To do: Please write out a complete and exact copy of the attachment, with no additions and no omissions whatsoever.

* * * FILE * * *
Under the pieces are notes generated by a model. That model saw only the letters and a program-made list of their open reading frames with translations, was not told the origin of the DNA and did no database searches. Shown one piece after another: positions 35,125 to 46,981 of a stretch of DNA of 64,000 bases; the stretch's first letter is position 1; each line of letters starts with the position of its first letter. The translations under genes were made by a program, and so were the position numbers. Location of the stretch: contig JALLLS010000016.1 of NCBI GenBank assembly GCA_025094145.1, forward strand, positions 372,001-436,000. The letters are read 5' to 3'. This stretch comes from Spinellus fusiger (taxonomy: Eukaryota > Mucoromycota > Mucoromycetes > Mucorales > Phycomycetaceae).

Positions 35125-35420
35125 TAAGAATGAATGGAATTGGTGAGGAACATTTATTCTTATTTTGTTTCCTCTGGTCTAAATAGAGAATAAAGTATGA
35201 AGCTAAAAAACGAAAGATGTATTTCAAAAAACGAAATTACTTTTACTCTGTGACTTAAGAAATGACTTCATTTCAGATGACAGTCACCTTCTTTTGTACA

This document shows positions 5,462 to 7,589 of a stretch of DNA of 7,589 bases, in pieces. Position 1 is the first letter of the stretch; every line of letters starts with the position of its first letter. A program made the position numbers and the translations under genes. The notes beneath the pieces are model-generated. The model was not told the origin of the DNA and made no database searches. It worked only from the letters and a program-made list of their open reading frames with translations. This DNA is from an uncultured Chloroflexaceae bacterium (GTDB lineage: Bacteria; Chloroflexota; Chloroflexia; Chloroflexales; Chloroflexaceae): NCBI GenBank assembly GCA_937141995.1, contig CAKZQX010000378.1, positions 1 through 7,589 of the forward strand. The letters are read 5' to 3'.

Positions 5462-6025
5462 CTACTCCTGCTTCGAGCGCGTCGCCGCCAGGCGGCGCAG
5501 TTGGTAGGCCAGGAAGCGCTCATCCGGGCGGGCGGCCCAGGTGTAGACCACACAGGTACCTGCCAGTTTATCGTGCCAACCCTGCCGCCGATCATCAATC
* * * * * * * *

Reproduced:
Under the pieces are notes generated by a model. That model saw only the letters and a program-made list of their open reading frames with translations, was not told the origin of the DNA and did no database searches. Shown one piece after another: positions 35,125 to 46,981 of a stretch of DNA of 64,000 bases; the stretch's first letter is position 1; each line of letters starts with the position of its first letter. The translations under genes were made by a program, and so were the position numbers. Location of the stretch: contig JALLLS010000016.1 of NCBI GenBank assembly GCA_025094145.1, forward strand, positions 372,001-436,000. The letters are read 5' to 3'. This stretch comes from Spinellus fusiger (taxonomy: Eukaryota > Mucoromycota > Mucoromycetes > Mucorales > Phycomycetaceae).

Positions 35125-35420
35125 TAAGAATGAATGGAATTGGTGAGGAACATTTATTCTTATTTTGTTTCCTCTGGTCTAAATAGAGAATAAAGTATGA
35201 AGCTAAAAAACGAAAGATGTATTTCAAAAAACGAAATTACTTTTACTCTGTGACTTAAGAAATGACTTCATTTCAGATGACAGTCACCTTCTTTTGTACA

This document shows positions 5,462 to 7,589 of a stretch of DNA of 7,589 bases, in pieces. Position 1 is the first letter of the stretch; every line of letters starts with the position of its first letter. A program made the position numbers and the translations under genes. The notes beneath the pieces are model-generated. The model was not told the origin of the DNA and made no database searches. It worked only from the letters and a program-made list of their open reading frames with translations. This DNA is from an uncultured Chloroflexaceae bacterium (GTDB lineage: Bacteria; Chloroflexota; Chloroflexia; Chloroflexales; Chloroflexaceae): NCBI GenBank assembly GCA_937141995.1, contig CAKZQX010000378.1, positions 1 through 7,589 of the forward strand. The letters are read 5' to 3'.

Positions 5462-6025
5462 CTACTCCTGCTTCGAGCGCGTCGCCGCCAGGCGGCGCAG
5501 TTGGTAGGCCAGGAAGCGCTCATCCGGGCGGGCGGCCCAGGTGTAGACCACACAGGTACCTGCCAGTTTATCGTGCCAACCCTGCCGCCGATCATCAATC